Injury and violence are a significant cause of childhood morbidity, mortality and disability. An estimated 900,000 young people die every year as a result of injuries and violence. The burden of violence and injury is greatest in low-income counties and communities. Overall, more than 95% of all injury deaths in young people occur in low-income and middle-income countries. Adverse childhood events are also associated with significantly increased risk of substance abuse, depression, suicide attempt, smoking and sexually transmitted disease.
Injury prevention requires a wide range of approaches, including implementing and enforcing safety legislation and standards, promoting home and transport safety, modifying products or the environment, improving family support services and improving care and rehabilitation of injured young people.
For additional resources on injury and violence prevention, please visit: UNICEF and WHO
According to the World Report on Disability approximately one billion people in the world are living with a disability, with at least 1 in 10 being young people and 80% living in developing countries. young people with disabilities are one of the most marginalized, discriminated and excluded groups of young people. It’s estimated that between 93 million and 150 million young people live with disabilities though globally, very few countries collect reliable information on the number of young people with disabilities, the types of disabilities present or how these disabilities impact the lives of those affected.
The global increase in NCDs is having a profound effect on disability trends with the four most prevalent NCDs – cardiovascular diseases, diabetes, cancers and chronic respiratory diseases – estimated to account for about two thirds of all years lived with disability in LMICs. While young people may experience impairment as a result of an NCD, it is not the cause of, nor does it justify disability. Instead, disability is the result of an interaction between a person with impairment, for example, paralysis or a hearing impairment, and the attitudinal and environmental barriers that impede their full participation in society on an equal basis with others, for example, attending school. Communities and governments must reduce these barriers to ensure that young people with impairments caused by NCDs are able to fully participate in all aspects of society to the best of their capacity.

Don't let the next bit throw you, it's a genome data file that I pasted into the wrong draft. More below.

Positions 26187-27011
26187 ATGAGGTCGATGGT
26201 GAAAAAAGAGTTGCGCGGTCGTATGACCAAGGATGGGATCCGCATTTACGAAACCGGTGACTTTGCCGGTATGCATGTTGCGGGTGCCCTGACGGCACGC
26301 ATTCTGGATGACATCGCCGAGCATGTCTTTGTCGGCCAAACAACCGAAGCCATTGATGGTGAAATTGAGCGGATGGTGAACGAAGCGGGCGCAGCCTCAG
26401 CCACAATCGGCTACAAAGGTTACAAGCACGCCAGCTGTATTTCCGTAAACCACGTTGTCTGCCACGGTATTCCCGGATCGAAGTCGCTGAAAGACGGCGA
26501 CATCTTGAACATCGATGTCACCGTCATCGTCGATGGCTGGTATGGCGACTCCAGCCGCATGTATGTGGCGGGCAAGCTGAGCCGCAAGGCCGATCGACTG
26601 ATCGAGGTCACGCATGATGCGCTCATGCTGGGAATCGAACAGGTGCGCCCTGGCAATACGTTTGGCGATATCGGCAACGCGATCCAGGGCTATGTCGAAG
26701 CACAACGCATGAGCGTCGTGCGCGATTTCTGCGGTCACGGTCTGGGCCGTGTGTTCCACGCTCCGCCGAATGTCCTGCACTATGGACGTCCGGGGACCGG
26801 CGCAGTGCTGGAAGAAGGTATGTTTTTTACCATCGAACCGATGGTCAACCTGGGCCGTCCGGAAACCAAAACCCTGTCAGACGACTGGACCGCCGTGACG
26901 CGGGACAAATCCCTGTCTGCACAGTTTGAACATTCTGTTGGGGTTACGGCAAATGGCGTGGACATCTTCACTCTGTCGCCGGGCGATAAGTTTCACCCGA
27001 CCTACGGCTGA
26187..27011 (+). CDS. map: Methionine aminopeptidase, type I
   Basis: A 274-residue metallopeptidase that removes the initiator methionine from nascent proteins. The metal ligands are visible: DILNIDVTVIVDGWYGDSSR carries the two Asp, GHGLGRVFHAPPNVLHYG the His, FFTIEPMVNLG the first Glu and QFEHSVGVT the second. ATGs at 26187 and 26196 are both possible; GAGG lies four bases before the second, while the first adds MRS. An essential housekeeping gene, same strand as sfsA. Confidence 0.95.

For additional resources on disability and young people, please visit: UNICEF
A note about other childhood NCDs
In young people, chronic health conditions cover the full spectrum of medical conditions. There are different ways of describing NCDs that affect young people, and they may be classified as:
- Congenital - (eg Down syndrome; hypothyroidism)
- Acquired - (eg Type 1 Diabetes; epilepsy)
- Preventable - (eg HIV; traumatic injuries)
- Non-Preventable - (eg Congenital Adrenal Hyperplasia)
- Communicable - (eg HIV, TB)
- Non-Communicable - (eg Asthma and epilepsy)